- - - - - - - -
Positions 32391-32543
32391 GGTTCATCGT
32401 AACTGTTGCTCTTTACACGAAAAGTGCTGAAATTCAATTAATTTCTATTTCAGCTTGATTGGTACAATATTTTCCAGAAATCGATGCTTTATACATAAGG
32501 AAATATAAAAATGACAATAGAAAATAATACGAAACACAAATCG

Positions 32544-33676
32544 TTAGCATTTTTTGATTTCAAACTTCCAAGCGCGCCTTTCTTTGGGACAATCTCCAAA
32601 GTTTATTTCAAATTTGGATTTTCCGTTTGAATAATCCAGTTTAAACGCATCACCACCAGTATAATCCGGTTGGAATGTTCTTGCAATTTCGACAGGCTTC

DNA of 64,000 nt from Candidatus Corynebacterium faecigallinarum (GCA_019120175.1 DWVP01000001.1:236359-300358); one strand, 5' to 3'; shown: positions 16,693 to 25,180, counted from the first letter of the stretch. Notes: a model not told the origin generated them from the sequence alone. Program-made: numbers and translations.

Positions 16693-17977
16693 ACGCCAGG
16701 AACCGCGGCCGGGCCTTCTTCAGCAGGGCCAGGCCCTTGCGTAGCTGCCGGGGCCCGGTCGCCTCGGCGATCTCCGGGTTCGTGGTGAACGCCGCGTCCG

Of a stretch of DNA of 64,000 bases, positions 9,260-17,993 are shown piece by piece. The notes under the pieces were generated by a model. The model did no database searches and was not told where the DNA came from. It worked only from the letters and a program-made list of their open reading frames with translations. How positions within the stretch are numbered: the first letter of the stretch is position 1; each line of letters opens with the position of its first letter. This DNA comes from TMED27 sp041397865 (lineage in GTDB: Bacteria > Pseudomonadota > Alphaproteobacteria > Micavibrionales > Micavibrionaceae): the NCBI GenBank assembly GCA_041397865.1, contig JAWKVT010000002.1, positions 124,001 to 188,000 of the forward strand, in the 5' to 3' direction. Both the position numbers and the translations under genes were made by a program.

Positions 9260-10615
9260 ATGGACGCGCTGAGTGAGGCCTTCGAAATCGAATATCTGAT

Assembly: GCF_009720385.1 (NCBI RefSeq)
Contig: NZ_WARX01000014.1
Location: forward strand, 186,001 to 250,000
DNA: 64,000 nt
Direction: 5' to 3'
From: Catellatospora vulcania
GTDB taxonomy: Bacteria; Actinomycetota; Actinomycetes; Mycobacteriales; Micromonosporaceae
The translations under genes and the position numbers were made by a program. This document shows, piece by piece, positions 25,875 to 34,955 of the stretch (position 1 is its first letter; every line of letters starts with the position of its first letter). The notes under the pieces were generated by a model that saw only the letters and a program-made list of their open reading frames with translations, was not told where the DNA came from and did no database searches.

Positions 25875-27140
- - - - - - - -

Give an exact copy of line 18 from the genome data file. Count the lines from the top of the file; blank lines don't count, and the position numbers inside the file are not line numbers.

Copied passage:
DNA: 64,000 nt